Many bicycle advocacy groups find themselves in a sticky position today: They’re increasingly aware that their membership doesn’t reflect the diversity of the broader population, but they’re not sure how to go about recruiting new members, or how to do it in a way that doesn’t amount to tokenism.
The League of American Bicyclists has been working hard to address equity in the bike movement, and their collaboration with a wide variety of local groups has led them to share some of the most successful practices in a new report, The New Movement: Bike Equity Today. Here are some how-tos, drawn from the report, for people who want to bring new voices into the movement.
Listen. How can bike advocates be sure that the infrastructure solutions and education programs they’re promoting work for everyone unless they ask everyone — or better yet, get everyone at the table in the first place when designing the advocacy program? “You can’t just go and say, ‘We need you to show up at a meeting,'” says Karen Overton of New York’s Recycle-a-Bicycle. “That’s not the way to do it. People may reach out to African American churches and say, they don’t call us back. But what if you actually go to church and then start talking?”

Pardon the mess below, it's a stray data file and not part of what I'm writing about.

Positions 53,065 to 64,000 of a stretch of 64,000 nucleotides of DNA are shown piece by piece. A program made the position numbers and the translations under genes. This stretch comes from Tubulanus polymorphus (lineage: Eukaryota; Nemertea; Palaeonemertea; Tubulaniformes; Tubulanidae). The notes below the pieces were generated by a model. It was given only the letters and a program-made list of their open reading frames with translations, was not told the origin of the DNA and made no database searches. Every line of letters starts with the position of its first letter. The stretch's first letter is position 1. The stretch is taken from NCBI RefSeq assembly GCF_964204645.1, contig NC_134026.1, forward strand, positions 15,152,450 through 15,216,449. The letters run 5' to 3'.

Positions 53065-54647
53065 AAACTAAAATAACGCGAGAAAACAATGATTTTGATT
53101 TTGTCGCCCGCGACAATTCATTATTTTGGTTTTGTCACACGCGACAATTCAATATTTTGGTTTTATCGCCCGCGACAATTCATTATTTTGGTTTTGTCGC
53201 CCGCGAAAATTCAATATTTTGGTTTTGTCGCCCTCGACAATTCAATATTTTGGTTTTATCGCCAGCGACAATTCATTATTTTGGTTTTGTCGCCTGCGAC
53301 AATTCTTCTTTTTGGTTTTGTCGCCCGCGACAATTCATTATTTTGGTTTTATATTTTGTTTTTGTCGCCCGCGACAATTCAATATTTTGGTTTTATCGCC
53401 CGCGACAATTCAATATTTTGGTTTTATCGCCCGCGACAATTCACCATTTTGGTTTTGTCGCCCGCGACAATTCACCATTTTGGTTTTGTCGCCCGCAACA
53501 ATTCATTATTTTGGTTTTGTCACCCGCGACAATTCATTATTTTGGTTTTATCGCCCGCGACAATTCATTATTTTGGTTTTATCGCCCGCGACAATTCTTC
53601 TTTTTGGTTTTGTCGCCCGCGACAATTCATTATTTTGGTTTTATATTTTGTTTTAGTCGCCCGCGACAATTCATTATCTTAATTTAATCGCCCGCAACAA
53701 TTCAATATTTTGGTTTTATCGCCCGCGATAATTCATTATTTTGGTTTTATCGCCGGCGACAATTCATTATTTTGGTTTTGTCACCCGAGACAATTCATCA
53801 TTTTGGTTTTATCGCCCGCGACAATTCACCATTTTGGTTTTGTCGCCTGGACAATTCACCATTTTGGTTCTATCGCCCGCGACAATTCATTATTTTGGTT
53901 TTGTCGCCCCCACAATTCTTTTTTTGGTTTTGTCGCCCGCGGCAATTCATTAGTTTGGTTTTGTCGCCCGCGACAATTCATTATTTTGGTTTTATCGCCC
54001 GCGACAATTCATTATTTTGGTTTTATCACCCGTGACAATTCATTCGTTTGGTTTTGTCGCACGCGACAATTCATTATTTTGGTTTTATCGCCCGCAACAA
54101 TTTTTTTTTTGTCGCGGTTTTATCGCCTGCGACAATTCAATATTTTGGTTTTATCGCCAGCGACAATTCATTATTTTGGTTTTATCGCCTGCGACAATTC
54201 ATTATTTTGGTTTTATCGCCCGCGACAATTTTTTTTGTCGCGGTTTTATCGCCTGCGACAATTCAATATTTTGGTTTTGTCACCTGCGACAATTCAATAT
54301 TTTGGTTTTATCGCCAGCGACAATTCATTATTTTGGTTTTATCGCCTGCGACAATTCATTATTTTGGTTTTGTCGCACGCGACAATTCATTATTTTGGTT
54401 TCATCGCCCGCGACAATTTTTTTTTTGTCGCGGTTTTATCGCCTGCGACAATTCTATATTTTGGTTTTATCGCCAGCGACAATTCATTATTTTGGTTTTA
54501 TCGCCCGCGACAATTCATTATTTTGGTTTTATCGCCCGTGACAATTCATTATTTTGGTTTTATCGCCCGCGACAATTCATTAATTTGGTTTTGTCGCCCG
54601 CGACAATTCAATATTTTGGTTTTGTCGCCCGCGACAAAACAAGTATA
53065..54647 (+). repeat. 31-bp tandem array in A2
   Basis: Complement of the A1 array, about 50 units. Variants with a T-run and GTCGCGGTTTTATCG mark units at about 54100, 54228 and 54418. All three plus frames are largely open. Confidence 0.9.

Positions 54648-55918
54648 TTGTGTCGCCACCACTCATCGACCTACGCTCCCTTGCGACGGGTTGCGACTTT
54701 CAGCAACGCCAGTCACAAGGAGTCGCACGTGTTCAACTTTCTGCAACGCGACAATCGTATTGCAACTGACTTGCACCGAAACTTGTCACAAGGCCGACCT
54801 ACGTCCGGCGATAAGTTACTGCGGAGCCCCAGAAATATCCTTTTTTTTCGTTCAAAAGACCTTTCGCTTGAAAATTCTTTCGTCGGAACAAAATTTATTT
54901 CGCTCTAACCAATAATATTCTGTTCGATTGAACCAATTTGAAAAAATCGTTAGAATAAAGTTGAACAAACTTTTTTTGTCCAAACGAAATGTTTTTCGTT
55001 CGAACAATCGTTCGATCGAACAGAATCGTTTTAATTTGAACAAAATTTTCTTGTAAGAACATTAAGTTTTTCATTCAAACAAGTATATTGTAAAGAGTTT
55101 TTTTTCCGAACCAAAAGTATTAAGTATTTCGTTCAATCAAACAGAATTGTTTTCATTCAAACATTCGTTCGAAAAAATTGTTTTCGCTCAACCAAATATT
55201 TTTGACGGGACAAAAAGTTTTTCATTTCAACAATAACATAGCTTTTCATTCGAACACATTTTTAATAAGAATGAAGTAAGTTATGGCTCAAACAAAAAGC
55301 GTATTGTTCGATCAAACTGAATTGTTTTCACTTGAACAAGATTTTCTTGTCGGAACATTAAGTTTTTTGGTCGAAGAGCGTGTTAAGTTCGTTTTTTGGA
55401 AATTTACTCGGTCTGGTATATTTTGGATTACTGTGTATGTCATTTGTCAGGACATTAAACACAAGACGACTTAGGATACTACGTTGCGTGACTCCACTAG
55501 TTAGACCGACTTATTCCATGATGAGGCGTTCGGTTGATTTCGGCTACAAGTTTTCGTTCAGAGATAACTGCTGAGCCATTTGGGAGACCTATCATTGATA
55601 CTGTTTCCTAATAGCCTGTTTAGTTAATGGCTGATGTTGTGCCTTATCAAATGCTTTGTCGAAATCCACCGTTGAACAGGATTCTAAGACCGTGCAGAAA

Elevate new leaders. Portland’s Community Cycling Center trained 12 members of the low-income, Latino housing developments they were working with to be bike educators “to cultivate and sustain [a] community-led bike culture.” The trainings were led in Spanish. “These projects also represent the promise that the best solution to barriers to bicycling are created by those experiencing the barriers,” said CCC Director Alison Hill Graves, “particularly when there are cultural, income, or age differences.” Local Spokes of New York City has a Youth Ambassadors program in which local teens explored the Lower East Side and Chinatown by bike, learning about urban planning, bicycle infrastructure, community organizing, public space, and gentrification along the way. They then created educational materials to share what they learned with local residents. “In the short term, youth became educators, stewards, and champions of this work,” says the League.